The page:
Rain Flowers, 1970
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to Scale


lenticular print in colors, laid to heavy wove paper

12.00 x 11.00 in

30.5 x 27.9 cm

Stamped in purple ink on verso

$15,000 - $20,000  or as low as LEARN MORE

About Andy Warhol

From The Magazine

  • Stamped in purple ink on verso: "Detail of Construction RAIN AND FLOWERS created by artist ANDY WARHOL working with Cowles Communications Xograph 3-D Division and the Los Angeles County Museum of Art, as part of Art & Technology project appearing at Osaka 70"

    Published by Cowles Communications and Los Angeles County Museum of Art on the occasion of Osaka 70

    Floated in archival metal frame with UV plexiglass.

    Tokyo Museum of Contemporary Art, eds., Andy Warhol 1956-1986: Mirror of his Time, Tokyo, 1996, illustrated page 183;
    M. Wrbican,"Andy Warhol: A Documentary Film," American Masters, online content, September 20, 2006

    Osaka, United States Pavilion, Expo '70, 1970

    In February 1969, Andy Warhol met with Maurice Tuchman and Fine Art Curators from the Los Angeles County Museum of Art to collaborate on the seminal Art and Technology project.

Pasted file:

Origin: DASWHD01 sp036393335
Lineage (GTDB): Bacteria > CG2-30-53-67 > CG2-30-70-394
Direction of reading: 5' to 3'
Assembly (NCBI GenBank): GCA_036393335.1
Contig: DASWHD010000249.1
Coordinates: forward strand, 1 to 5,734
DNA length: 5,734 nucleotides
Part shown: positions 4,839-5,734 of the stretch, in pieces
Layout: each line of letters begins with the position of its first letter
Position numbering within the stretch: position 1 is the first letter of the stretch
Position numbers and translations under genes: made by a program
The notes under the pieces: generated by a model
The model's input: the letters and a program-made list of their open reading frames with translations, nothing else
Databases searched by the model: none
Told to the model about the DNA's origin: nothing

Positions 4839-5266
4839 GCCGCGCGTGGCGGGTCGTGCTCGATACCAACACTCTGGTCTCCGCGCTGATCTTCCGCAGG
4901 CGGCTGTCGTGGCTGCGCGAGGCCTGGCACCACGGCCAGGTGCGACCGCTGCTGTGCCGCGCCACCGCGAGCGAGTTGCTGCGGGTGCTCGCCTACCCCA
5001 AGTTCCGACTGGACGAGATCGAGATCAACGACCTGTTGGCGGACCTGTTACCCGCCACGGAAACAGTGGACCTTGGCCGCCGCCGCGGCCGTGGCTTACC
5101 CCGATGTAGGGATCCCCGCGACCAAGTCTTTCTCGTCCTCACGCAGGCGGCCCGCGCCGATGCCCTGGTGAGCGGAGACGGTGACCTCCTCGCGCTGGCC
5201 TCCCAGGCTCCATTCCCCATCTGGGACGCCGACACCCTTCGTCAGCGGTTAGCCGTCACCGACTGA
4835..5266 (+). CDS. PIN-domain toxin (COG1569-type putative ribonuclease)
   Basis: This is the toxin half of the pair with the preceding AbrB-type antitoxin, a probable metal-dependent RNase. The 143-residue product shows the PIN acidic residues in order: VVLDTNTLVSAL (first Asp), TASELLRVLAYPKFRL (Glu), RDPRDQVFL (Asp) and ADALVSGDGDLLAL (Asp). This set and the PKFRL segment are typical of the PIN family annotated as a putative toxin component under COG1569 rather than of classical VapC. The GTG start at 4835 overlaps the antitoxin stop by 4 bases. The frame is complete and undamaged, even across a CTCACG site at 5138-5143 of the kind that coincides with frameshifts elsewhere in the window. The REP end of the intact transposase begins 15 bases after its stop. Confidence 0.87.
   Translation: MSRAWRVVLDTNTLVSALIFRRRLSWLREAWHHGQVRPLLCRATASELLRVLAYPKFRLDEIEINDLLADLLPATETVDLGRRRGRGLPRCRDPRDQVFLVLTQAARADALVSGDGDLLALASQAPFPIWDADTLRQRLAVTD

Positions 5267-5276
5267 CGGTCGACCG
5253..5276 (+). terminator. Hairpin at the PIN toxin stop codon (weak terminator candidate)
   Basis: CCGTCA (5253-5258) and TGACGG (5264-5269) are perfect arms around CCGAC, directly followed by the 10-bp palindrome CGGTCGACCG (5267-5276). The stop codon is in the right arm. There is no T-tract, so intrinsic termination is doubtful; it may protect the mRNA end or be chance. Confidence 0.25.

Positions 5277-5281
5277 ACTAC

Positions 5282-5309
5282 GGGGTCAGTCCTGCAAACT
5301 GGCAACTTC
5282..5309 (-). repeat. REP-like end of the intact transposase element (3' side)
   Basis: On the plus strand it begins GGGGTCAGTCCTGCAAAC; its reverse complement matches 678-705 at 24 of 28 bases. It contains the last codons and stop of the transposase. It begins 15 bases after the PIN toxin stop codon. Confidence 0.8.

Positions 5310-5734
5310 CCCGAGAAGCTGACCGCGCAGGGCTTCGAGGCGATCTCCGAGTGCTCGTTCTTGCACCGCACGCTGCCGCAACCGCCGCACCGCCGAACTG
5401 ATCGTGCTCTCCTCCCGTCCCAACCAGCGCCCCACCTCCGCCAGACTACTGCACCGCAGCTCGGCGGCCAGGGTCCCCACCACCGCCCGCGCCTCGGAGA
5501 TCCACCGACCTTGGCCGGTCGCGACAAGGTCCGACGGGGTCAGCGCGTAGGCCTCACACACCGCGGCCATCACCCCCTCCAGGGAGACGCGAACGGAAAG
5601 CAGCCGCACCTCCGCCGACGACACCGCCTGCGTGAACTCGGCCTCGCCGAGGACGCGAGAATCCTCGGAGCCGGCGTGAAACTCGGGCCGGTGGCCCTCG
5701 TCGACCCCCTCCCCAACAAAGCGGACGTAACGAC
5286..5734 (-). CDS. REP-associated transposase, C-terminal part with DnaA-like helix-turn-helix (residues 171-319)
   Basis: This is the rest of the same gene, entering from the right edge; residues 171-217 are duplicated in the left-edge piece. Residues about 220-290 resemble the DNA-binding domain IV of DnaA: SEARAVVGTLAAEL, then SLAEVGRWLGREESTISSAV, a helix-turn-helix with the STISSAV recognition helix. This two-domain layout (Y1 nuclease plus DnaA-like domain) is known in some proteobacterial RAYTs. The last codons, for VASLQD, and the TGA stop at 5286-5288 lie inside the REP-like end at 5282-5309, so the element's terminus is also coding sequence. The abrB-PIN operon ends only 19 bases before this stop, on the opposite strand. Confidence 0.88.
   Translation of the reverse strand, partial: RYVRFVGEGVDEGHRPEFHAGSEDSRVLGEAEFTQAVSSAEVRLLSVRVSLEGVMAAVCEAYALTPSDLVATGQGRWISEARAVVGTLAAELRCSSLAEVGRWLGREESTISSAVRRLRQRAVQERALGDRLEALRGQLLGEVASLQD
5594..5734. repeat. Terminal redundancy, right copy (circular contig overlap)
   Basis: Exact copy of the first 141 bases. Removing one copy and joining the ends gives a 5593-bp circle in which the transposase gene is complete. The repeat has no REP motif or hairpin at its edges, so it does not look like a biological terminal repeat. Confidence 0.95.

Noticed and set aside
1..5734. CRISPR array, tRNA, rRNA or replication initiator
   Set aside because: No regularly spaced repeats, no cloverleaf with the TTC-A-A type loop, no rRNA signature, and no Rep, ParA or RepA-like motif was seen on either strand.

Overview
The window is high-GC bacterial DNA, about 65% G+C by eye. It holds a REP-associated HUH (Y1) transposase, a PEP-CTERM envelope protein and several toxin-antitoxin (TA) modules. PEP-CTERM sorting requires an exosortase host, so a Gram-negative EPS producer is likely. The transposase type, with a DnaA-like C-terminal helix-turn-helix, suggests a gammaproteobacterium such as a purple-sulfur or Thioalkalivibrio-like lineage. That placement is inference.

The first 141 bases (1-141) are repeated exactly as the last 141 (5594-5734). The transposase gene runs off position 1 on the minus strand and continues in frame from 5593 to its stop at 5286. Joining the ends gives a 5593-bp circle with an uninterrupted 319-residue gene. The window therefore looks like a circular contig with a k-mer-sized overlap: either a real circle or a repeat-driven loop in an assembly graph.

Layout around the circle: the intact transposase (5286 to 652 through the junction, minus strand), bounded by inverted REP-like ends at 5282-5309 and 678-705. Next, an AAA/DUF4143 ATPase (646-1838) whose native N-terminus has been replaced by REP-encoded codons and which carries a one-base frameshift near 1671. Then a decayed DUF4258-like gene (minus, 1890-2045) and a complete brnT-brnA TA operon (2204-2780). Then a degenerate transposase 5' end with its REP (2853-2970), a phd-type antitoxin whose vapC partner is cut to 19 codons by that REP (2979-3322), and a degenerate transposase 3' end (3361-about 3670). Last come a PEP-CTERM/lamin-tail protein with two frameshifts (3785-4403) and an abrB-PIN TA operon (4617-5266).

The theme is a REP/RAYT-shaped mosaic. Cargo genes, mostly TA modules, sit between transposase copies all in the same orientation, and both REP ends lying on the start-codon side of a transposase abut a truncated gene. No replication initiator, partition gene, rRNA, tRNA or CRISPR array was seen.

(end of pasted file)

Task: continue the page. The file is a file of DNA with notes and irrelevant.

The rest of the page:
By June 1969, Andy Warhol was connected with Cowles Communications in New York and contracted with LACMA to create work for AT&T, specifically to be exhibited at EXPO 70 in Osaka, and then a year later at LACMA.

    "In February 1969, Warhol visited Los Angeles for several days and met with us to investigate corporations. We mentioned to him the notion of working with lasers to make 3-D images, and Warhol was distinctly intrigued.

    At that time, there was an exhibition of self-portrait holograms by Bruce Nauman at Nicholas Wilder Gallery which Warhol saw with us; Warhol seemed quite taken with Nauman's images, and this served for us a reference point in visualizing the kind of effect he might pursue." - Maurice Tuchman: A report on the Art and Technology Program of the Los Angeles County Museum of Art, 1967-1971

    In August 1969, Andy Warhol decided to utilize a flower image and created a lenticular photographic process called ‘Xography’ by Cowles Communications which enabled him to repeat it serially. The Lenticular Print Installation was created in New York and transported to Osaka and Los Angeles. In a November 1969 in New York City, Andy Warhol met with Rain Machine fabricator Maurice Tuchman.

    For the installation Warhol created five disparate 4 x 8 foot panels that were exhibited with two parallel layers of water along with a daunting simulated rain effect.

    One criticism with the Osaka Installation was the illusion of depth conveyed by the images was limited to approximately 10 feet. For the LACMA exhibition, Warhol selected a single Daisy Lenticular image instead of the 4 Daisy Lenticular image used previously.

  • This work is framed.
  • Ships in 5 to 10 business days from New York.
  • This work is final sale and not eligible for return.
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